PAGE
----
After passing through the charming riverside views of Bruekelen we spent two days near Nederhorst (May 5-6) , for us merely a wide spot in the Vecht, painting, drawing and doing some maintenance. It was more or less the same in tiny Monfoort except the morning after our arrival we had new neighbors in their 14 meter fiberglass yacht with a home port of “Antwerpen.” We made a bee line for their door, as we are planning a few months in Belgium once we can enter without spending large sums on tests.
They had some very good suggestions and made us realize how small Flanders is, and how even in Wallonie, the French speaking half of the country, English is commonly spoken. This was a surprise to us, as when we had property there we were the only Anglophiles around. The conversation evolved into boats, of course. The captain had a number of boat maintenance suggestions, as I was in the process of rewired the stern light and had run across a snag in the last few meters. He suggested smearing vaseline on the wire where it joints the fish wire. Another was to check construction dumpsters. There was one at the mooring. I did not find the block of wood I needed for the stern light, as I had to destroy the old one to get at the stern light wire to replace it, but I did find a long pole which we used to mark the air draft of our rain hood. Now when we come to a bridge with little clearance we can use the pole to determine if we will fit rather than bringing the boat to where the rain hood practically touches the bridge.
Aside from the practicalities, we enjoyed talking to the couple, our first sit down conversation in weeks and only the third or fourth since we arrived in early April. We had spoked with an Irish couple back in Amersfoort, who were very helpful with regards to vaccinations. We learned that our current neighbors’ boat came from Florida, shipped to Netherlands by the previous owner. This is a very expensive proposition. They added double pane windows, also very pricey, and removed the air conditioning. They leave their boat in Friesland every other year, in Antwerp the other for out of the water maintenance. We talked about a variety of other topics, with comments and concerns not out of the ordinary except they refuse to frequent a bar or restaurant in Brussels where they speak only French, the main language of Brussels. We were under the impression that because the capitol is in Flanders that Flemish would be the predominant language. This led to the a discussion of Dutch versus Flemish, we learned that the primary difference is in the pronunciation.
Oudewater was our next stop. It is another charming small town and a very old one. Now in the province of Utrecht again after a 700+ year hiatus, it has been around at least since 1265. There are 300 plus historic buildings, as well as nearly 230 municipal and national monuments, extraordinary for a town of this size. This wealth of architecture came from the hemp industry. The inhabitants came to be called ‘Geelbuiken,’ (Yellow Belly) from the stain the hemp made on their work clothes.
Oudewater was represented in the First Free State Assembly in Dordrecht in 1572. We visited the museum in Dordrecht dedicated to this event, at which they planned the break from Spain and where the House of Orange was established. The Spanish retaliated against the city by killing all but a handful of the inhabitants, an event still commemorated annually. The city was seriously damaged by fire as a result of the siege. Much of the historic city center dates from the reconstruction made possible by the hemp industry, the Dutch East India Company being a major customer. By the beginning of the 20th century, with the decline of the hemp industry over the past several centuries, many buildings were in dire condition, repaired and renovated since then, leaving us with this fine example of a 17th century town.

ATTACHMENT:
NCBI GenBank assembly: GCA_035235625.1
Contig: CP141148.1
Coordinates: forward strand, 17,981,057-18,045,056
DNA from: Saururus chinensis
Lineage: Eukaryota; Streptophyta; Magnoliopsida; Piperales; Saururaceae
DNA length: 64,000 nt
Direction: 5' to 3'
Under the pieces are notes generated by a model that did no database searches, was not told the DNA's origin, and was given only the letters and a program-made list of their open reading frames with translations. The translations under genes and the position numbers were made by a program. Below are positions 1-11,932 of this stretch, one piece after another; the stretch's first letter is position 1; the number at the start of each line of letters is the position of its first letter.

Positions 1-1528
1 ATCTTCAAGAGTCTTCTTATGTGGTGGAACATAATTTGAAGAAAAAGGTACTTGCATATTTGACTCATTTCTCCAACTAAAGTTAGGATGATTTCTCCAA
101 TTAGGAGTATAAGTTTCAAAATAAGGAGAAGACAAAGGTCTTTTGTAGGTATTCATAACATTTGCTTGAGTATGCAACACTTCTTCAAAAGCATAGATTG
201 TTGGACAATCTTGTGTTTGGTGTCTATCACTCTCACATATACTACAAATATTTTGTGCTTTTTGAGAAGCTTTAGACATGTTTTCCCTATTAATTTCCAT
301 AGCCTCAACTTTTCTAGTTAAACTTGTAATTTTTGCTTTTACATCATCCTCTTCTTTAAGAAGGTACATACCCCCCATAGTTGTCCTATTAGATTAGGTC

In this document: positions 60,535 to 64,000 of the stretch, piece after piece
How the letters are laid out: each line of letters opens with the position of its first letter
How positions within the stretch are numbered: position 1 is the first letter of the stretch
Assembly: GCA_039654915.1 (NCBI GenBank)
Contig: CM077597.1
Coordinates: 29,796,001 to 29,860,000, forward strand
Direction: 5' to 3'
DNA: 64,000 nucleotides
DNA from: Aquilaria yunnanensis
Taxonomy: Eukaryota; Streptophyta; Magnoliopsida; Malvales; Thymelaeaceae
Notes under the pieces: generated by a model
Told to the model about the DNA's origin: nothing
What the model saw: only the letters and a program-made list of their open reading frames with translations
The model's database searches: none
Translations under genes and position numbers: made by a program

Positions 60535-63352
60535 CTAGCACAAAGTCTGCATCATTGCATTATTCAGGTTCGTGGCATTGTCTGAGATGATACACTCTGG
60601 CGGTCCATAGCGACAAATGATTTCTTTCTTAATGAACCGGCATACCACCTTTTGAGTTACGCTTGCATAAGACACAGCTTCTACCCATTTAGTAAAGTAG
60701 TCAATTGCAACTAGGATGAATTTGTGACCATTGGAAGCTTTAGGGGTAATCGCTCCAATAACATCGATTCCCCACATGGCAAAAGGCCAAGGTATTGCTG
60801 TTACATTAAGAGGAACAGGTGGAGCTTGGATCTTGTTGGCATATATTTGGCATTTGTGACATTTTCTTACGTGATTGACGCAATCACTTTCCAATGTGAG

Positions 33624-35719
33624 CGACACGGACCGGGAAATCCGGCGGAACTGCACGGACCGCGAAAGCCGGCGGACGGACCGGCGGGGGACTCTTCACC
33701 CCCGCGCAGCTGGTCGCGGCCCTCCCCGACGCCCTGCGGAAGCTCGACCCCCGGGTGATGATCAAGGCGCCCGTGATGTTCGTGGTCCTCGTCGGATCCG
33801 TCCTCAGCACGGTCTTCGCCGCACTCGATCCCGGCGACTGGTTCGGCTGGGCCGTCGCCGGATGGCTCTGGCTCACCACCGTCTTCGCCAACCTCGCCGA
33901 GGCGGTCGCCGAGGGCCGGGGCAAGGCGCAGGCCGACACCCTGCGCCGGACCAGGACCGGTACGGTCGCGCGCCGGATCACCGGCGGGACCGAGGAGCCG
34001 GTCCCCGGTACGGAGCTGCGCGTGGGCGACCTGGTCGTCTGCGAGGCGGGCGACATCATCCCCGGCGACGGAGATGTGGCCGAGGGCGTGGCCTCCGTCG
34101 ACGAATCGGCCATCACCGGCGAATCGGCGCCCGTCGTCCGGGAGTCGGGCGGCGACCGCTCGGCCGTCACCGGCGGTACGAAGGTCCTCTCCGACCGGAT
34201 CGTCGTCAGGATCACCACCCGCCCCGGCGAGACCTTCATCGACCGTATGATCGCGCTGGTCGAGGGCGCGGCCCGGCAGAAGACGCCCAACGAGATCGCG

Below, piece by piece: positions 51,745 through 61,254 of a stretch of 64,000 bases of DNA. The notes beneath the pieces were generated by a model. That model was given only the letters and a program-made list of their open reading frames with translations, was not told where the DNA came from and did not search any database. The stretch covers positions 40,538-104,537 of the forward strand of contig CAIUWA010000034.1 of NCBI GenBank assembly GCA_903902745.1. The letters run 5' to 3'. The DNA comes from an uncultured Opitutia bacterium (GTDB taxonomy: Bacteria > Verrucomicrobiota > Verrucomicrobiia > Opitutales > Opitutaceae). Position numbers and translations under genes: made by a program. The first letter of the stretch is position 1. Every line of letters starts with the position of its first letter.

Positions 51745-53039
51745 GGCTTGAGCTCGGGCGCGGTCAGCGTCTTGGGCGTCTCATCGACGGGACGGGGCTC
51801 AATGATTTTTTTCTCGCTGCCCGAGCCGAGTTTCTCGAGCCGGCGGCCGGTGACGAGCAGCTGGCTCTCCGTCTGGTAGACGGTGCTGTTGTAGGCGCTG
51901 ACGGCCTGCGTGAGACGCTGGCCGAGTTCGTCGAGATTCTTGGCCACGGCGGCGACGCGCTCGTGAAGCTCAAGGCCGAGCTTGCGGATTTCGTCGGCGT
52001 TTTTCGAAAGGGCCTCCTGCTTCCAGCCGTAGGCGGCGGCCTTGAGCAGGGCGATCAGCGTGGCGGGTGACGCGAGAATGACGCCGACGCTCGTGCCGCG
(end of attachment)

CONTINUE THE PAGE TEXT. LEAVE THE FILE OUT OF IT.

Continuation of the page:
At the the 750th anniversary of city’s founding in 2015, King Willem-Alexander, of the house of Orange, visited the city.
Gouda (population 72,000) is famous for the cheese that bears its name, its fabulous 15th-century city hall, as well as churches and other historic buildings. Gouda was established by the Van der Goude family circa the 12th century. They built a fortified castle on the Gouwe River, from which the city’s name may have derived, and upon which we later traveled. The Gouwe was connected to the Hollandse Ijssel, a harbor was formed from the mouth of the latter, and Castle Gouda built to protect the harbor. The castle was destroyed in 1577, the city walls torn down between 1830 and 1854.
The famous cheese got its name from the city’s central role in its distribution, rather than its production. This came about by feudal decrees granting a sales monopoly to the city. The cheese porter guild, wearing special colored straw hats, transported the 16 kilo cheese rounds in wheel barrows to the market. The cheese was coated with wax, while now they use a yellow plastic coating. The cheese is then aged, producing final produces that range from soft to hard, the later termed Oude Gouda, which requires a 12 month period. If you know Gouda from what you buy in the US, the Oude version would be an entirely unrecognizable experience. It’s as hard as a high quality parmigiano.
From here we scooted to Amersfoort on the train for our first vaccination. It went smoothly. I had a sore arm for two days but otherwise we had no issues. We must return in June for the second injection. Doing this in the Netherlands means we avoid a trip to Spain, perhaps two. This would require exposing ourselves to the risks of infection and travel in general, plus $500 in tests in addition to the travel expenses. I’d receive notice from Salud that I would be getting the Johnson vaccine, meaning I would only need one visit. Peg has yet to receive an appointment from Spain. This could not have worked out much better.